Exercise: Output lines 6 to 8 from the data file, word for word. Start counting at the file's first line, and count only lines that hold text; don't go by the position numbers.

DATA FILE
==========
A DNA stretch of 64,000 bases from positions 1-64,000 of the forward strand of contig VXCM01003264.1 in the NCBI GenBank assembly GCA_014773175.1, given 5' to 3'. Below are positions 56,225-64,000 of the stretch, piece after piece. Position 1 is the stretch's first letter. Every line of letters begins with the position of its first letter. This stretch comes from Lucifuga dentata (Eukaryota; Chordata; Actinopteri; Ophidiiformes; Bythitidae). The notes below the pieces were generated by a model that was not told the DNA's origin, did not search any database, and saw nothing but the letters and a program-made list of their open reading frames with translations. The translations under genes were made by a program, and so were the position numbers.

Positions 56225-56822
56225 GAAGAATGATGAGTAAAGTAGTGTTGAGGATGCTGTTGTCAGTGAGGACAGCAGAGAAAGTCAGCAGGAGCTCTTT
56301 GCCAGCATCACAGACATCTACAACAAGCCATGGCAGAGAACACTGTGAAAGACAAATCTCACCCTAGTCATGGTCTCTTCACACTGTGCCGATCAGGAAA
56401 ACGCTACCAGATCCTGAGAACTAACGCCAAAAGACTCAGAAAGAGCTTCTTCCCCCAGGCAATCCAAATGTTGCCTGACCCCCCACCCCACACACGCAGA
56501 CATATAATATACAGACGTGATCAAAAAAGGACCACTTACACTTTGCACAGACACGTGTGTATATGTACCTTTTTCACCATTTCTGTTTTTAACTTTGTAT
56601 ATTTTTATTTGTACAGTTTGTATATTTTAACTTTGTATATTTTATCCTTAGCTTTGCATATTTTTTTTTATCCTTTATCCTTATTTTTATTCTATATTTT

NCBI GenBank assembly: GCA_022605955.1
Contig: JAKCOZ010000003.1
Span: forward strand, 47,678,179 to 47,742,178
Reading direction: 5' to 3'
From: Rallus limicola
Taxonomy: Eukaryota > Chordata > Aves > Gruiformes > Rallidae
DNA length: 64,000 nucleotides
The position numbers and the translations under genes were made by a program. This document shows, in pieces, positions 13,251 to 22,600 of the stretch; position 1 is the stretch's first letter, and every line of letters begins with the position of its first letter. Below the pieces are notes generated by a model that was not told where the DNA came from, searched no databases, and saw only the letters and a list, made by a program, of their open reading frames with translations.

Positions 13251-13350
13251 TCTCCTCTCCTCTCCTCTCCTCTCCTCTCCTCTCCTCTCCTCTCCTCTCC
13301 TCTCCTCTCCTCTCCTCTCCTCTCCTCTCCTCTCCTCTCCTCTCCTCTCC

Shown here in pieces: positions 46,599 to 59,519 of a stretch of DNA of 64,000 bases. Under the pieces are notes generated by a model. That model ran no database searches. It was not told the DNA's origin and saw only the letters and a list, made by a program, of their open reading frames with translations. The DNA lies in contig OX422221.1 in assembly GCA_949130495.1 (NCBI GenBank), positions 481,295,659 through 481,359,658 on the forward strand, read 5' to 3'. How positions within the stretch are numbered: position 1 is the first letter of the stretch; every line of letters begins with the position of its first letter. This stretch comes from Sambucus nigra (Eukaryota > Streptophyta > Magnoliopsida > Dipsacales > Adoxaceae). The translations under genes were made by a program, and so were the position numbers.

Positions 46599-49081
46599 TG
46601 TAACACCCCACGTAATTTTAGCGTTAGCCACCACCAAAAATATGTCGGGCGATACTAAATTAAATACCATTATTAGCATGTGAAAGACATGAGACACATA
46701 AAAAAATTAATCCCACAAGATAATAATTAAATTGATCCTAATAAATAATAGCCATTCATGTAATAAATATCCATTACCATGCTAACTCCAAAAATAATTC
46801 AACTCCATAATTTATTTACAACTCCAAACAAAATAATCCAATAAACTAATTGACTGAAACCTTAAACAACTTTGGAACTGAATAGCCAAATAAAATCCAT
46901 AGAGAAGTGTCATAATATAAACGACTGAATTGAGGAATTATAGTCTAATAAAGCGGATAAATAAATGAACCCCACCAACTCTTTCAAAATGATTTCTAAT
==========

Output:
56501 CATATAATATACAGACGTGATCAAAAAAGGACCACTTACACTTTGCACAGACACGTGTGTATATGTACCTTTTTCACCATTTCTGTTTTTAACTTTGTAT
56601 ATTTTTATTTGTACAGTTTGTATATTTTAACTTTGTATATTTTATCCTTAGCTTTGCATATTTTTTTTTATCCTTTATCCTTATTTTTATTCTATATTTT

NCBI GenBank assembly: GCA_022605955.1